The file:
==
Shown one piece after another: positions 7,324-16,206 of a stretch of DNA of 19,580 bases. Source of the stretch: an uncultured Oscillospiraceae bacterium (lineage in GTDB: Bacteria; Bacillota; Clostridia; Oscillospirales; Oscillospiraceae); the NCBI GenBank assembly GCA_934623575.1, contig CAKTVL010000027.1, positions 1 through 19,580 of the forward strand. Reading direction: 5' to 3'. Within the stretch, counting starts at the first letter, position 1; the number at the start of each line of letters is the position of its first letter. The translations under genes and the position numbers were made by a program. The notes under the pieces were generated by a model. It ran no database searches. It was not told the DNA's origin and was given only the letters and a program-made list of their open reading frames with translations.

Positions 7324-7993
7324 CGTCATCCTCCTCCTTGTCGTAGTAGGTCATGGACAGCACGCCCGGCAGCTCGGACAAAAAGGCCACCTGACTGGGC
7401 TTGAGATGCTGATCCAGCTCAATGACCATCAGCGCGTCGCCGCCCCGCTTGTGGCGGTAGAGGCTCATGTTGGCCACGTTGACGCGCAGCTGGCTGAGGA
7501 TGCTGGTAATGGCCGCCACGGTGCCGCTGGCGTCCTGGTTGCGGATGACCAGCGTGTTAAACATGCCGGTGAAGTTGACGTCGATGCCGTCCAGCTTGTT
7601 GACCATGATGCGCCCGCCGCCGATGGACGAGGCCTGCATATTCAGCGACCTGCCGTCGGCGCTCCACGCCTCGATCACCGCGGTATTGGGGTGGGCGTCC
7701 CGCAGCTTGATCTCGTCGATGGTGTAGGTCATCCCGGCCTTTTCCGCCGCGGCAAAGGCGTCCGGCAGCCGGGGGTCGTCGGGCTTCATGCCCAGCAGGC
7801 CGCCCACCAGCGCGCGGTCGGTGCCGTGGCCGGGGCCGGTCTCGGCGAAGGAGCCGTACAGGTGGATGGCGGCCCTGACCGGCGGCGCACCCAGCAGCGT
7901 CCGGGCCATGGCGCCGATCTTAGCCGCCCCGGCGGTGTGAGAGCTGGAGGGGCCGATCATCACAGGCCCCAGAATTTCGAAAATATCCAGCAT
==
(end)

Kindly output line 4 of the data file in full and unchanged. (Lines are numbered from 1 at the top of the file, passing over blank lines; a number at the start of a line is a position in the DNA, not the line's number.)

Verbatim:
7401 TTGAGATGCTGATCCAGCTCAATGACCATCAGCGCGTCGCCGCCCCGCTTGTGGCGGTAGAGGCTCATGTTGGCCACGTTGACGCGCAGCTGGCTGAGGA